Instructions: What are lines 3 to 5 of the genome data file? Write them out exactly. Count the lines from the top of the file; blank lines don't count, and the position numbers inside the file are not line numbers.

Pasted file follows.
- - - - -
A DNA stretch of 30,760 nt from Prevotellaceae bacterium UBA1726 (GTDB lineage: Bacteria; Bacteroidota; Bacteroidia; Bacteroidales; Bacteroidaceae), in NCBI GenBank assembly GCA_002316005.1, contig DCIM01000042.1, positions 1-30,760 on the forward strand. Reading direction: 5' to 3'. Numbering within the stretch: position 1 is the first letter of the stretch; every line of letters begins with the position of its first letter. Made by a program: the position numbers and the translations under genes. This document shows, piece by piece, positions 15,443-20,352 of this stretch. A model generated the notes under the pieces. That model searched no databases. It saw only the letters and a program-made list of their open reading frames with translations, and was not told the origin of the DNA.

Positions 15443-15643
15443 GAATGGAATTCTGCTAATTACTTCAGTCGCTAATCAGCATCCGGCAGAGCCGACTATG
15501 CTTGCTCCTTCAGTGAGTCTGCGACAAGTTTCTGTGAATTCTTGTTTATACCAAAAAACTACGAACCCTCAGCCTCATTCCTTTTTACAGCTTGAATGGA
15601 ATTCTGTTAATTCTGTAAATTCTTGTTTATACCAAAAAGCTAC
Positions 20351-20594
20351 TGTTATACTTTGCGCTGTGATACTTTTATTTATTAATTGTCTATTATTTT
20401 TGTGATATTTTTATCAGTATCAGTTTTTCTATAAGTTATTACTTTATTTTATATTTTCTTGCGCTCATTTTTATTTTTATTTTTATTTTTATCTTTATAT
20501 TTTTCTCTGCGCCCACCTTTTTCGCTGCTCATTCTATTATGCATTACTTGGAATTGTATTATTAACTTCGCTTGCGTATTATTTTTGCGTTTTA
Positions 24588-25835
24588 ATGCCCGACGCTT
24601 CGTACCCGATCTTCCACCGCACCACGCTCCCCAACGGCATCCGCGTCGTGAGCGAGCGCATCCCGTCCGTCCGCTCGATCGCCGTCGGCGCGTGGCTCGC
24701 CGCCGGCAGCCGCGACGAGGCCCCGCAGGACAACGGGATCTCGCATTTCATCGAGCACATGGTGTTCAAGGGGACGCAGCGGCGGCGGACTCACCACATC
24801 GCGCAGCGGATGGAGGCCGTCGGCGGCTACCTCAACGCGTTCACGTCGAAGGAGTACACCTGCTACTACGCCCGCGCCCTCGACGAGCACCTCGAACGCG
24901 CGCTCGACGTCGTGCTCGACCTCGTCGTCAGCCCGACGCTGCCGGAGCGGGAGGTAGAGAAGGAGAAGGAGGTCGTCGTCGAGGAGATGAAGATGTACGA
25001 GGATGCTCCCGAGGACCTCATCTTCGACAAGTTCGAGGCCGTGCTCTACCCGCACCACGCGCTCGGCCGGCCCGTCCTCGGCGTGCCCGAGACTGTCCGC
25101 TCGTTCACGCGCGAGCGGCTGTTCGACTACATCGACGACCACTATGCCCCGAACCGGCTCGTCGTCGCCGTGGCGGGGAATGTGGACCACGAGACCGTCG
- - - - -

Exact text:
15443 GAATGGAATTCTGCTAATTACTTCAGTCGCTAATCAGCATCCGGCAGAGCCGACTATG
15501 CTTGCTCCTTCAGTGAGTCTGCGACAAGTTTCTGTGAATTCTTGTTTATACCAAAAAACTACGAACCCTCAGCCTCATTCCTTTTTACAGCTTGAATGGA
15601 ATTCTGTTAATTCTGTAAATTCTTGTTTATACCAAAAAGCTAC